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(Australian Associated Press)
WHAT’S THE BACKPACKER TAX?
The government wants to ensure backpackers picking fruit in farms across the country are paying taxes at the rate of non-residents. It originally slated 32.5 per cent in the 2015 budget but has since changed that to 19 per cent after an 18-month-long saga and interest group pressure.
SO WHAT’S THE BIG DEAL?
Farmers were worried the 32.5 per cent rate would drive away the labour they need for harvest season. They estimated it would have cut their labour market by a quarter overnight and leave produce rotting on the ground. So the government caved in and reduced it to 19 per cent.
WHY CAN’T THEY JUST INPUT THAT RATE?
Labor doesn’t agree with the 19 per cent rate and is teaming up with Tasmanian senator Jacqui Lambie to reduce that even further to 10.5 per cent. The government isn’t copping that, so now there is uncertainty about what will happen to the draft laws.
WHAT HAPPENS IF THE BILL DOESN’T PASS?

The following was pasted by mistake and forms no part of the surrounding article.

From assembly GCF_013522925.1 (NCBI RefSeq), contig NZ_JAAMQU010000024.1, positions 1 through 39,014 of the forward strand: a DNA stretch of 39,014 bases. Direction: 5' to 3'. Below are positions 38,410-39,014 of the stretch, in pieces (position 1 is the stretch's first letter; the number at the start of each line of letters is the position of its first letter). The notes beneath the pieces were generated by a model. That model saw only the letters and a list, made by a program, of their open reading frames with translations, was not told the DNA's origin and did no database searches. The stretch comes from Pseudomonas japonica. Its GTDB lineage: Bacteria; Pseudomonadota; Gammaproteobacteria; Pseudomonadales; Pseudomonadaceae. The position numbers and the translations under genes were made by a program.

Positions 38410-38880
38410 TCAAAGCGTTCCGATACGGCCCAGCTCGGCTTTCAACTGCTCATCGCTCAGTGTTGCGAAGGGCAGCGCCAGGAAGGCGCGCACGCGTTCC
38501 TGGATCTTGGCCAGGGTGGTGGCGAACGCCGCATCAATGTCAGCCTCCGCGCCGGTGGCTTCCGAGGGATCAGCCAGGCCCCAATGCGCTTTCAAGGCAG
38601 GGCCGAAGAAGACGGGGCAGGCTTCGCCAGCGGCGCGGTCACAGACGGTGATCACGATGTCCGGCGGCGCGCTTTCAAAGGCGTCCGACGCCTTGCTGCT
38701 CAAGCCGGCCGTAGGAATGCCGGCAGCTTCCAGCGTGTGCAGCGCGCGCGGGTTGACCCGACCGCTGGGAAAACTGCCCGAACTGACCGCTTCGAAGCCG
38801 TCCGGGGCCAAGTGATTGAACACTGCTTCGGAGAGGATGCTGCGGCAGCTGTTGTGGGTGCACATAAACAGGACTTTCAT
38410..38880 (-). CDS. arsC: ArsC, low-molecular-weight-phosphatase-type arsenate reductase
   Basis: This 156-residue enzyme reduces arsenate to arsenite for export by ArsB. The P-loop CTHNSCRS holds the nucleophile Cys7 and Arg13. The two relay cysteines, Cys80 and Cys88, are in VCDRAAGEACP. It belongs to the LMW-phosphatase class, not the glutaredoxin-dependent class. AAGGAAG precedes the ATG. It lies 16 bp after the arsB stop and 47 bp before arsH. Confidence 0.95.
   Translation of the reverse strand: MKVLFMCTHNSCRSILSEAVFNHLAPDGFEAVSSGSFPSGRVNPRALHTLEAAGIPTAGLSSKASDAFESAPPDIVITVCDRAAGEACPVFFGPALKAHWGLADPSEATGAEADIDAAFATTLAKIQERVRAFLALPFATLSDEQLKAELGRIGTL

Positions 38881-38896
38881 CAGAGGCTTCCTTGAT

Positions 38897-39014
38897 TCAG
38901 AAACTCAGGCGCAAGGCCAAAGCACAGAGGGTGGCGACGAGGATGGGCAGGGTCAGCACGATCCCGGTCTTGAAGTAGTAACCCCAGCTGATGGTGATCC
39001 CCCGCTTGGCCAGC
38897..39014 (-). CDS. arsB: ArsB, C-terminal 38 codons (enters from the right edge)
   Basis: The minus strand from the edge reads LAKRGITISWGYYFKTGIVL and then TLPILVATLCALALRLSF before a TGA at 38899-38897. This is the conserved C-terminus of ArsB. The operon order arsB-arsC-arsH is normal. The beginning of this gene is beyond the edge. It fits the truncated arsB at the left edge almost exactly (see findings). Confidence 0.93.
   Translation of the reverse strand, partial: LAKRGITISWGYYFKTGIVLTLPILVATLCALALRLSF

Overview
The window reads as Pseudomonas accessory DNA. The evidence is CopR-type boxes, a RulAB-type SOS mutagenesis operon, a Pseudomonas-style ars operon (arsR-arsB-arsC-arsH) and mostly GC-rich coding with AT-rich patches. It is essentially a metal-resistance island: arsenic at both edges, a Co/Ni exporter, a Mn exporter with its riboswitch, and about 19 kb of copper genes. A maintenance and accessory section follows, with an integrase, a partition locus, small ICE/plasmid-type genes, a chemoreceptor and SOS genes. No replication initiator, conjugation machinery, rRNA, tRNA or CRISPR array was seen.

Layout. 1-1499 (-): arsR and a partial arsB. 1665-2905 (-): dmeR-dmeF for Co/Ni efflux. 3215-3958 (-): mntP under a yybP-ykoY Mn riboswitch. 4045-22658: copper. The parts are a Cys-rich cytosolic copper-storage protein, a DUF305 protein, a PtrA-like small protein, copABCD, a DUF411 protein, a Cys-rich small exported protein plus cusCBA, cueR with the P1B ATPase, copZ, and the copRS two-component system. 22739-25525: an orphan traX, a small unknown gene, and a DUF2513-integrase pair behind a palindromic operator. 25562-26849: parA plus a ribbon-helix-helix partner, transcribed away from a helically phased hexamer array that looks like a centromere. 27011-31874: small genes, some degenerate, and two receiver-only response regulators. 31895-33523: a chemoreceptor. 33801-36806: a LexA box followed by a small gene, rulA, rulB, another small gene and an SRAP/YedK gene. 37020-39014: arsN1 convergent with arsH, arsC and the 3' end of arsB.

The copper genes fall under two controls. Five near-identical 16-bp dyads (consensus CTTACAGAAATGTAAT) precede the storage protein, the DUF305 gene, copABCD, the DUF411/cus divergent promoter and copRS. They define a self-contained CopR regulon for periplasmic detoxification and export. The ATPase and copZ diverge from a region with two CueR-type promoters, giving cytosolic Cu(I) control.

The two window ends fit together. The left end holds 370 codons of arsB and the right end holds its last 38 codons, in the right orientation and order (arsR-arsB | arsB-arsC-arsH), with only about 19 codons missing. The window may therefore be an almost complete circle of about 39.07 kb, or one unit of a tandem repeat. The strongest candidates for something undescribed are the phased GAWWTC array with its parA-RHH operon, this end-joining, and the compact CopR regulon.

Backpackers will be charged 32.5 per cent from the first dollar they earn if they claim to be non-residents when they fill out their tax forms. But most of them right now are self-assessing as residents, thereby paying absolutely no tax if they earn less than the tax-free threshold of $18,200.
BUT THERE’S A CATCH
From the start the problem has been backpackers claiming to be residents and minimising their tax. The government’s original budget proposal created a storm of controversy because of the 32.5 per cent rate. But it was always about compliance – ensuring that all backpackers are treated as non-residents.
WHAT WILL BACKPACKERS BE CHARGED?
There are scenarios:
1) They’ll pay 10.5 per cent if Labor’s amendments are supported in the Senate, and if at least one government MP – most likely a Nationals – in the House of Representatives crosses the floor when the amended bill returns to the lower house.
2) Labor caves in and supports 19 per cent.
3) The bill fails and the government gives up on the issue, the status quo will prevail – that is, backpackers will be able continue to self-assess as residents and pay no tax.
BUT THERE’S ANOTHER CATCH
If the bill fails the Australian Tax Office has the authority to change the rules and treat all working holiday visa makers as non-residents, therefore taxing them 32.5 per cent. But that in itself could subsequently be overturned in a court.